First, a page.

Now there are a few ways of fixing that, including by using expressions. Rotation is a very simple parameter using degrees. The Drop Shadow also has a Direction property that uses degrees. What can we do with expression to tie these two together? Let's think for a second. As that pulley rotates counterclockwise, we need the shadow to rotate in the opposite direction by exactly the same amount to stay in the same relative position.
Okay, that's gives me the clue here: before you apply expressions make sure that all the properties you want to deal with are exposed. My Drop Shadow is exposed in Effect Controls panel and the blue pulley's rotation is exposed on the Timeline panel. That's good. We need the drop shadow to follow the rotation, so the drop shadow is what needs to get the expression. I'll hold down Option on Mac, Alt on Windows, click on the stopwatch for direction. It'll appear down here in the Timeline panel with expressions enabled.
You'll see that it has a red value now. Its text is highlighted, ready for action. I'll click on this pick whip and drag this pick whip down to Rotation property for the same layer, and you'll see it's picked up the transform rotation already. It wrote the code for me automatically. Now if I leave this alone, it just means it is going to be the same, but what I really need is for this to rotate in the opposite direction, times -1. Press Enter, and now as I scrub through the timeline, you'll see the shadow is appearing to remain stationary.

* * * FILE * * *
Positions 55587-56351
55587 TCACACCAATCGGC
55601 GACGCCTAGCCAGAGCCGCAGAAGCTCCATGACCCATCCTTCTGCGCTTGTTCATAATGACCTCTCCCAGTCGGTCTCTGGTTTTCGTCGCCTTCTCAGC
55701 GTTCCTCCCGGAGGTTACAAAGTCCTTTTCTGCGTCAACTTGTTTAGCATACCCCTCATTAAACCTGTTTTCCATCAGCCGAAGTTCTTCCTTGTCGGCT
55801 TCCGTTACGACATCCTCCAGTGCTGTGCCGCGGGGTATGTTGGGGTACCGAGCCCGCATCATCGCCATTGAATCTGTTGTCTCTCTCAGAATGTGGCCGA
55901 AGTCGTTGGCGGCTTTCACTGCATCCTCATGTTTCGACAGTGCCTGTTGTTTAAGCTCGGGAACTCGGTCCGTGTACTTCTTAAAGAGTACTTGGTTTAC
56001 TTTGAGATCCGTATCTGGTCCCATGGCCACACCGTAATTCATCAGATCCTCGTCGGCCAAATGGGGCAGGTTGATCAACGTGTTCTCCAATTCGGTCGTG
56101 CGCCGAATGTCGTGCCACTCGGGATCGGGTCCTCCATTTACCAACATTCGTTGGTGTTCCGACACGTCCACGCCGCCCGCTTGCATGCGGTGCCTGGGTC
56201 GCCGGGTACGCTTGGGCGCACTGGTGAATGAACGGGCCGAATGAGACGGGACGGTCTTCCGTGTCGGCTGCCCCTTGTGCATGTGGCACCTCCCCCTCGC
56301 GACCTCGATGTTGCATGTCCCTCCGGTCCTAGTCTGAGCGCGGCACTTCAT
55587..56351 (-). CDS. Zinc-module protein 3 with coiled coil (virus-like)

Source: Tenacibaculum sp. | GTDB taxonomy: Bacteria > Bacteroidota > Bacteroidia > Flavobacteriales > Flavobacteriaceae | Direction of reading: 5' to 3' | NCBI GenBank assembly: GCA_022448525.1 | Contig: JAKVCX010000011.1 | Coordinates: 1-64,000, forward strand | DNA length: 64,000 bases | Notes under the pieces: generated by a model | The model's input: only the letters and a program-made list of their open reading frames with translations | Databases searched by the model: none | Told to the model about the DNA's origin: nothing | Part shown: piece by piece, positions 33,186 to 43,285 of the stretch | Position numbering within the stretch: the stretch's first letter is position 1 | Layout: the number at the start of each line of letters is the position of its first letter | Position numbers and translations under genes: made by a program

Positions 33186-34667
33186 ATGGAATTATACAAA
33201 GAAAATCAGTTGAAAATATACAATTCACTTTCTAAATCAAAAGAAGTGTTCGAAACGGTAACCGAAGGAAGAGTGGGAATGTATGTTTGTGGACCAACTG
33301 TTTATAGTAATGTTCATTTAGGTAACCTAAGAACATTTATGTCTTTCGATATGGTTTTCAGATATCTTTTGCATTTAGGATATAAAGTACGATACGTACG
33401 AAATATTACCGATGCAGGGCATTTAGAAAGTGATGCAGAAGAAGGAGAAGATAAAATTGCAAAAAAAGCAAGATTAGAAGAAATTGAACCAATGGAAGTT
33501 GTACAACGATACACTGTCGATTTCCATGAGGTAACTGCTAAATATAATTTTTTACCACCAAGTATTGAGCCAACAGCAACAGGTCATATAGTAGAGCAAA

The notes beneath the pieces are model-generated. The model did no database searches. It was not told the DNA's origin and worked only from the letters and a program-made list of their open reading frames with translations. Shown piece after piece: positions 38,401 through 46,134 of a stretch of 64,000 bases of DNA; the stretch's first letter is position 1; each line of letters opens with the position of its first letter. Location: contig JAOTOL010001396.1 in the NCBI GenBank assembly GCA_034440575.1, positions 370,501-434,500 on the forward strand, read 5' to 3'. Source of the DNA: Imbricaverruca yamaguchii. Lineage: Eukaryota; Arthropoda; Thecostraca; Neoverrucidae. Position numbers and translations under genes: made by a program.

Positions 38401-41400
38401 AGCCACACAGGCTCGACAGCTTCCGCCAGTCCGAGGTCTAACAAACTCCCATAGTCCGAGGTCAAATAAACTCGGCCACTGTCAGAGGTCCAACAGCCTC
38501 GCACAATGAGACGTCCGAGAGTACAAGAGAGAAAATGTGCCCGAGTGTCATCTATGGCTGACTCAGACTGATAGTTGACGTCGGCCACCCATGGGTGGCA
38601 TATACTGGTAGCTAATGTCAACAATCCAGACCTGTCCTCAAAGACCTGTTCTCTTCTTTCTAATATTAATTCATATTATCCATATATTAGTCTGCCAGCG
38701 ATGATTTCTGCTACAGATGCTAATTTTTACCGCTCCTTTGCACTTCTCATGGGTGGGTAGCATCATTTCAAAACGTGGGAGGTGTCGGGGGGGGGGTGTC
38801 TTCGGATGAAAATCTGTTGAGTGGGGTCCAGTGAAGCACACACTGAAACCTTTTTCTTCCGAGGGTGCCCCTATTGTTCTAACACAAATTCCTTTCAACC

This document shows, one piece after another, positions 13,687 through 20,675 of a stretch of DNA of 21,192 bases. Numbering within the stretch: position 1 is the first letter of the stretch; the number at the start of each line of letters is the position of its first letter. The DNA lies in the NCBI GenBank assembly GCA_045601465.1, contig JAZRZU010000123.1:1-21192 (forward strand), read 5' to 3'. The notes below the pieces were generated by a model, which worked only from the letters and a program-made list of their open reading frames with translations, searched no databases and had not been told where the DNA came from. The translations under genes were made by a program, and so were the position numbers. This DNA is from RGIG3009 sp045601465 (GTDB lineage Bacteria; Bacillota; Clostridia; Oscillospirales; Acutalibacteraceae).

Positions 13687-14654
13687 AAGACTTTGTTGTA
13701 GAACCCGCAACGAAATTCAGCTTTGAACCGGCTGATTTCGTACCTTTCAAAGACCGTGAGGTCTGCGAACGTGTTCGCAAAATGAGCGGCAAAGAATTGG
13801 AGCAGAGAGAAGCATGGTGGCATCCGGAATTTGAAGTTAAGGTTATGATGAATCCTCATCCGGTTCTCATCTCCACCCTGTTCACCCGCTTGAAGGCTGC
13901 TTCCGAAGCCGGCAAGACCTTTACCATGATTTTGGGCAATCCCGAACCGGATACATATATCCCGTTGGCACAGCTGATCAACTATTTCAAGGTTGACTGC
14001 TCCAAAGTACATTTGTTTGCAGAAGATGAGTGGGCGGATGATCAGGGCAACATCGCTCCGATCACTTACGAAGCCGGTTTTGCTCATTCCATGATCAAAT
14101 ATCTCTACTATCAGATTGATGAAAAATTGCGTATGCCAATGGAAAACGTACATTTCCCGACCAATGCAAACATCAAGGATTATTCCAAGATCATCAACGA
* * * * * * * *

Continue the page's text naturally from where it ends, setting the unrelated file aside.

In reality, its direction is just rotating exactly the opposite to the rotation of the gear. Well, we are most of the way there, but now my shadow is going up the screen, not down to the right like it was before. That's easy to fix. Remember, you can also add offsets these layers. I can type in a number, like say 120 degree, or remember, you can say +value to pick up the underlying value of this property, which defaults to 135 degree. I'll press Enter.
My shadow falls down in position. I'll turn off expressions briefly to remind us that we did indeed have 135 degree underneath, and here is our lovely shadow now exactly where it's supposed to be, thanks to expressions. Expressions, by the way, are just another property of an effect or other value. For example, if I select Drop Shadow, Command+C or Ctrl+C to copy, go to the Red Pulley and Command+V or Ctrl+V to paste, not only will it paste the drop shadow, it will paste the expression attached to that drop shadow.
You'll see that it has a red value now to show that it has an expression applied, and now both of these layers indeed have properly positioned drop shadows. So that's another use of expressions, just to solve some very simple math issues of things rotating the wrong direction, rotating too fast, too slow, et cetera. I know math is usually an ugly word for artists; however, by combining expression with just a little bit of math, you can solve a lot of problems without having to add extra keyframes or come up with another design approach or whatever.
Expressions can be your friend. In the next movie, we'll take this to the next level by tying together the different hands of a watch.